While you can spend hundreds of dollars on a heart-rate monitor, you can also spend far less for a useful workout aid. You won't find lots of features -- or any at all, in some cases -- but several sub-$100 units do an outstanding job with the task that matters most: delivering accurate heart-rate information during workouts.
The best of the low-priced heart-rate monitors is our Best Reviewed Polar FT1 (*Est. $45) . It's among the least expensive, but performs reliably and accurately. You won't find much of note in the features department, although settable target zones are an exception. That feature lets you set an intensity zone for your workout, and warns you with visual and audible alarms if you leave that zone. The FT1 also uses Polar's OwnCode technology to cut down interference from other gear for more reliable communications between the chest strap and wrist-mounted display.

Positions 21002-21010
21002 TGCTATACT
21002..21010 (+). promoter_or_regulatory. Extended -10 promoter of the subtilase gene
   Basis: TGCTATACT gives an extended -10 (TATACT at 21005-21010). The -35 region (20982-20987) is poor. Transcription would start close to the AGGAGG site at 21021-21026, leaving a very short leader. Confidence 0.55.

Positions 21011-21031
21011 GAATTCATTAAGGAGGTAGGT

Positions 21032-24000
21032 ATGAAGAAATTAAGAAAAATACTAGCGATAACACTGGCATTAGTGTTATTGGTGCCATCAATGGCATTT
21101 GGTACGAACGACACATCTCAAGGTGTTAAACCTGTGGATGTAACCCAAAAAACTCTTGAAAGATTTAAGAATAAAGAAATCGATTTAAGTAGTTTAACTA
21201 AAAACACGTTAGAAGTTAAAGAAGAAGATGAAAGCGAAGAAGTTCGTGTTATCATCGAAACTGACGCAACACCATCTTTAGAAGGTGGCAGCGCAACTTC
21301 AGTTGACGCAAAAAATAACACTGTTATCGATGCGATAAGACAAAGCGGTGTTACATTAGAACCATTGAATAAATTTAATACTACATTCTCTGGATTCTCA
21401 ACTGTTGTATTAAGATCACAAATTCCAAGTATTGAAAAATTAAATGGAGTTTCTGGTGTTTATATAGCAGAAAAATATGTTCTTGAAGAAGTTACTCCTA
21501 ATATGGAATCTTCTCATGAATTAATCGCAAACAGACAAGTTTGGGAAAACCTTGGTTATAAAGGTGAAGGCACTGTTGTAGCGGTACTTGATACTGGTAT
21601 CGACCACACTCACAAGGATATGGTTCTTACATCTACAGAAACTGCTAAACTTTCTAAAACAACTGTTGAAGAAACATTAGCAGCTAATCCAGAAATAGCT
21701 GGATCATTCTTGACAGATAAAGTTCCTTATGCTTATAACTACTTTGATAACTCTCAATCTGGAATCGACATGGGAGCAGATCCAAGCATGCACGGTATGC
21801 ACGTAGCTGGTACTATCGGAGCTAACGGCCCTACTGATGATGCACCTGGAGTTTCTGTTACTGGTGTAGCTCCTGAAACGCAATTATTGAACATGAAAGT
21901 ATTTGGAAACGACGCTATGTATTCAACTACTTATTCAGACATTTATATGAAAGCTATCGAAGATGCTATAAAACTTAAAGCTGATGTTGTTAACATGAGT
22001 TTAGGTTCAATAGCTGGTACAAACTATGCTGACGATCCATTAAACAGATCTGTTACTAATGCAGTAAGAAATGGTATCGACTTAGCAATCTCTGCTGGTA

Another heart-rate monitor in this category is the Omron HR-100C (*Est. $35) , which is cheaper still and comes with a few extras. It also has selectable heart-rate target zones and adds a stopwatch feature, but its lack of a chronograph makes it unsuitable for interval timing. However, some reviews call its reliability into question.
No budget heart-rate monitor has more bells and whistles than the Sportline Duo 1060 (*Est. $85) . Its list of goodies includes a stopwatch, interval timing, pre-set and custom target zones, and a pedometer and speedometer that allow users to track speed and distance without a foot pod or other accessory. It comes with the standard-issue chest strap, as well as technology that lets a user measure his or her heart rate by placing a finger on the face of the wrist unit for a few seconds. User feedback isn't extensive, but we did see enough dissatisfied owners to rate it less highly than the Polar FT1. Some of the Duo 1060's features are said to be either flaky or hard to use, and some owners find its overall reliability iffy.